Queue the dropped jaws and blank stares. This is very hard to hear. All of these behaviors stand in the face of our human tendencies. We say, “If you hate me, I’ll hate you back; if you hit me, I’ll hit you harder; if you steal from me, you will be punished to the fullest extent of the law.”
Jesus is changing the ground rules. It is not a call to passivity, but a call to pursue divine action. Jesus is revealing the nature of God. God is merciful. God is radically generous, relentlessly giving, constantly blessing. As children of the Most High, we are to act likewise. Don’t live the way everybody else lives, live God’s way. Boiled down, Jesus is telling us to, like God, always will the good of others.
Jesus is describing the power to turn things around with an unexpected response of love. In Genesis, Joseph has every reason to hate his brothers for selling him into slavery and telling their father he is dead. Joseph shows his wisdom, compassion, and insight into God’s plan. He interprets the meaning of their mutual history, and assures them that God was always present. God continued to act in Joseph’s adversity to preserve life and fulfill divine promises, in ways difficult to understand or reconcile. Only after Joseph brought God’s purpose and love into focus could he reconcile with his brothers, and they hugged and kissed and wept and talked with one another.
God’s love is stronger than any hate humanity can muster. Humanity seems to operate under an ethic of reciprocity. Good for good, and bad for bad. But God is calling us to break the cycle of retribution. Two wrongs do not make a right. Jesus clearly calls us to do to others as we would have them do to us. Always respond and repay with love and compassion. This is the power God shares with us to transform others and the world. This is the power of love.
Professional golfer Chi Chi Rodriguez tells a story of when he was twelve, and his father caught a neighbor stealing bananas from a tree in their back yard. Having caught the thief red handed, the elder Rodriguez tells Chi Chi, “Go get my machete.” Chi Chi does as he is told, and his father cuts the bunch of bananas in half. He gave them to his neighbor, and said, “Next time you need something from my house, come to my front door.”
Jesus doesn’t call us to give until it hurts. Jesus instructs us to go further, and give until it feels good. But what if we fail at all of the above? God loves us anyway. This should motivate us to keep trying, and try harder. Do not keep score. Do not judge others, or even ourselves. We will find we are all lacking. Yet we are being transformed in our successes and our failures. God’s grace and love bestowed on us changes us, and is greater than our sin, our best intentions, or even our hard work.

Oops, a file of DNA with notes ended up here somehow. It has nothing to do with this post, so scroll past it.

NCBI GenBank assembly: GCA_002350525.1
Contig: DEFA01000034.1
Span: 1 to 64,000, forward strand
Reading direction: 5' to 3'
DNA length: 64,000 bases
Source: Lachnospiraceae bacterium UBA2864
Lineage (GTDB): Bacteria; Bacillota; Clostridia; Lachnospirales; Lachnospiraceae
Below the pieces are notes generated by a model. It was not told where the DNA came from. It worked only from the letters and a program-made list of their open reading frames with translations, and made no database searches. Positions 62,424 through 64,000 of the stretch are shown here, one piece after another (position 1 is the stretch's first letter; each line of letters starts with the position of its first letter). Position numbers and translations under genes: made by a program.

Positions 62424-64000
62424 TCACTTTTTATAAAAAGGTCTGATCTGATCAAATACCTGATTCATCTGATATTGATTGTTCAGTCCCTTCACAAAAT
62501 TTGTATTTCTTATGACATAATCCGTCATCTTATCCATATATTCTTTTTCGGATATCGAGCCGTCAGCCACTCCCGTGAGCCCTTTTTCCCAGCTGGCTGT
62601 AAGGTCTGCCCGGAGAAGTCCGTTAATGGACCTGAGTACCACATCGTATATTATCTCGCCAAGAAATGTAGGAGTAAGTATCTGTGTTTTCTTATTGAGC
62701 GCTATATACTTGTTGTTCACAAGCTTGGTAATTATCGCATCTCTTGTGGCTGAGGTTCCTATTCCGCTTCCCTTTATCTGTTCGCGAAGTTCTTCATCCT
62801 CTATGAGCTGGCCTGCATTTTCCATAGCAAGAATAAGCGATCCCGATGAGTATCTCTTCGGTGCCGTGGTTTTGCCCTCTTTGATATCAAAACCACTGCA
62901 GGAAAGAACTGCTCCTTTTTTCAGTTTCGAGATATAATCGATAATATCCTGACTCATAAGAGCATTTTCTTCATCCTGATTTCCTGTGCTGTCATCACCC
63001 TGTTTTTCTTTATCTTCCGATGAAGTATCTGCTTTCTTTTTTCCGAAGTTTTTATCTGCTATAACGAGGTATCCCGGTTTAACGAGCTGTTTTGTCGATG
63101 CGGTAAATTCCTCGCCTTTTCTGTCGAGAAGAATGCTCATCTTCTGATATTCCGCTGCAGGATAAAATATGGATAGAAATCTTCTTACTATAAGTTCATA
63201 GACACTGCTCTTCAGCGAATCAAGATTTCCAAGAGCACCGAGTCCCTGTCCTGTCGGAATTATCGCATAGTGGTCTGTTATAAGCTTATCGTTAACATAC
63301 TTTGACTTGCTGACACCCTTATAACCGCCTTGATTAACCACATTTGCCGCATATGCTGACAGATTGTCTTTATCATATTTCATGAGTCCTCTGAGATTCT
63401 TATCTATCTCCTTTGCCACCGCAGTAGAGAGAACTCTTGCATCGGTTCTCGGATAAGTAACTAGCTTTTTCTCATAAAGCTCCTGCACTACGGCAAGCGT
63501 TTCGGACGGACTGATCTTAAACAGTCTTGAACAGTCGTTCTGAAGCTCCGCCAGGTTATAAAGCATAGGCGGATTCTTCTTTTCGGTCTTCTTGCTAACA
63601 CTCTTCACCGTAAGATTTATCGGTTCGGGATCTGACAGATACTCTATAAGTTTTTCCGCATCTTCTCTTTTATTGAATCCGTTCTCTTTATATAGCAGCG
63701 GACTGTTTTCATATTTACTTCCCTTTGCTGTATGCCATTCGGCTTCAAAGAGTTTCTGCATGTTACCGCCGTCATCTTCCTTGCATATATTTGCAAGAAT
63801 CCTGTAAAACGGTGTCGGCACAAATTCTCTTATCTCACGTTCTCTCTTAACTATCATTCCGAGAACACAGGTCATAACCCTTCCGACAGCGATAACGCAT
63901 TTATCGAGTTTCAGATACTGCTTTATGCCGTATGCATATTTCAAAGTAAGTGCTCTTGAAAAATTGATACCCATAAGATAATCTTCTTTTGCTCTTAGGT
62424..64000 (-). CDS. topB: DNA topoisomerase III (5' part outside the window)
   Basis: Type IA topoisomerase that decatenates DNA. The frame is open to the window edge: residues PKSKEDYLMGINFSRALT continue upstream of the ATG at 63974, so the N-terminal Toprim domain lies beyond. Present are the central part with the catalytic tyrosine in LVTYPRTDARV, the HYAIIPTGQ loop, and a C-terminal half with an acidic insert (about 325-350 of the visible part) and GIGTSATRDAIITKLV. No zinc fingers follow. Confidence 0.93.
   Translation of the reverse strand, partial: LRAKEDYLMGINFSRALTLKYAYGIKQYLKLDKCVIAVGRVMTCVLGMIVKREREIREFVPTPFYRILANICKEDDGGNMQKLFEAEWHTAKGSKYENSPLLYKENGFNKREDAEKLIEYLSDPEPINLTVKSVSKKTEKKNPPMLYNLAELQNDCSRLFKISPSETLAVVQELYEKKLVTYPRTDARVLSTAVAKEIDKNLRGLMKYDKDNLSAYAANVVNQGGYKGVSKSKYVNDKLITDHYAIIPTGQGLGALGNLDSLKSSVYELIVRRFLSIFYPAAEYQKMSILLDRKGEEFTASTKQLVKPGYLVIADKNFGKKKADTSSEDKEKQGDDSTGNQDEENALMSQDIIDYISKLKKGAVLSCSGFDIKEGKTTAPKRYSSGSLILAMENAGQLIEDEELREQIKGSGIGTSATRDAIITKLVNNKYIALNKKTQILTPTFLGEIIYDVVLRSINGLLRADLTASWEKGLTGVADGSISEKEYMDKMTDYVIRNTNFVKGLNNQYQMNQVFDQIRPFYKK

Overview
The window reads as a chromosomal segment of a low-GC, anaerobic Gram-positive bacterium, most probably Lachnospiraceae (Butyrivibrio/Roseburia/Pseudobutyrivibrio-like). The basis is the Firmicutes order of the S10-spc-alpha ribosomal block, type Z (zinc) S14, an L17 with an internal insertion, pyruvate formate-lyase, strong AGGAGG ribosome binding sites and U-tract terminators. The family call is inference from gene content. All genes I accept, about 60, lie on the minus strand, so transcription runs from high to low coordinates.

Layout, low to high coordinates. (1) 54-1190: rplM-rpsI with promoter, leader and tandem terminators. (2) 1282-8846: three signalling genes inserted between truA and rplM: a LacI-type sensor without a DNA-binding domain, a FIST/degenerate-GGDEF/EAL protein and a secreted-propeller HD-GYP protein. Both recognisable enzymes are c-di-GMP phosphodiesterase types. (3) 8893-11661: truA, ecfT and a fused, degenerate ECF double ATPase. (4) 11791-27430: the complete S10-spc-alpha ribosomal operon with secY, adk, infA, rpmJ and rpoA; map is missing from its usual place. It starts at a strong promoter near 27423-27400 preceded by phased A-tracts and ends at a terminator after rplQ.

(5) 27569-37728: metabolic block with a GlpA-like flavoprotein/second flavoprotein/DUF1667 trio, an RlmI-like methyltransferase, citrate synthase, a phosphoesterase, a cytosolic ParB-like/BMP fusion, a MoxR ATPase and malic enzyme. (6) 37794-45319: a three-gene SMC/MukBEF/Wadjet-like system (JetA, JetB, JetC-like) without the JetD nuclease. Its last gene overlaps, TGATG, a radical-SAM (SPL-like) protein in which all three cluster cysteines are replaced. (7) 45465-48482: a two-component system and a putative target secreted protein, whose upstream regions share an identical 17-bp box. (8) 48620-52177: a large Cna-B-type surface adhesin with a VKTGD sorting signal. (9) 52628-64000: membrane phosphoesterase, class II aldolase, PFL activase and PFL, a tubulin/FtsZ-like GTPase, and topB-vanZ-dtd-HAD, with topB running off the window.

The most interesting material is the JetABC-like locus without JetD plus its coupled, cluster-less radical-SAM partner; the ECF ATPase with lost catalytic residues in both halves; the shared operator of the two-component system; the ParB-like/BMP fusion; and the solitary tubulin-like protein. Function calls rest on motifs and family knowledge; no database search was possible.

Who are we and why are we here? Our mission in the world is to restore all people, including ourselves, to unity with God and each other in Christ. Why are we here in church this Sunday morning? We are here to give thanks and praise to God. We are also in community to practice what Jesus preaches. We come together for rest, refreshment and to refuel. But our community and worship is not merely a weigh station. We are challenged to come to God’s table, not only for solace, but for strength. As we go out into the world, is what we are doing working? Does it reflect what God would have us do?
How many of us awoke this morning hoping we would be uncomfortably challenged? I hope scripture tells me to love my enemies. Akiva hoped to be challenged every day. The liturgical season of epiphany is wrapping up, but our desire to seek and find and experience the living God among us does not wind down.
We are called to constant discernment in every situation to seek and recognize God acting in the world. One thing we know about God is that God will constantly surprise us, and God’s surprises are life-giving. Perhaps we can surprise the world as well. Perhaps in enter every encounter with family, friends, church, politics, or even enemies, we could surprise the world with love, and treat others as we would have them treat us. Amen.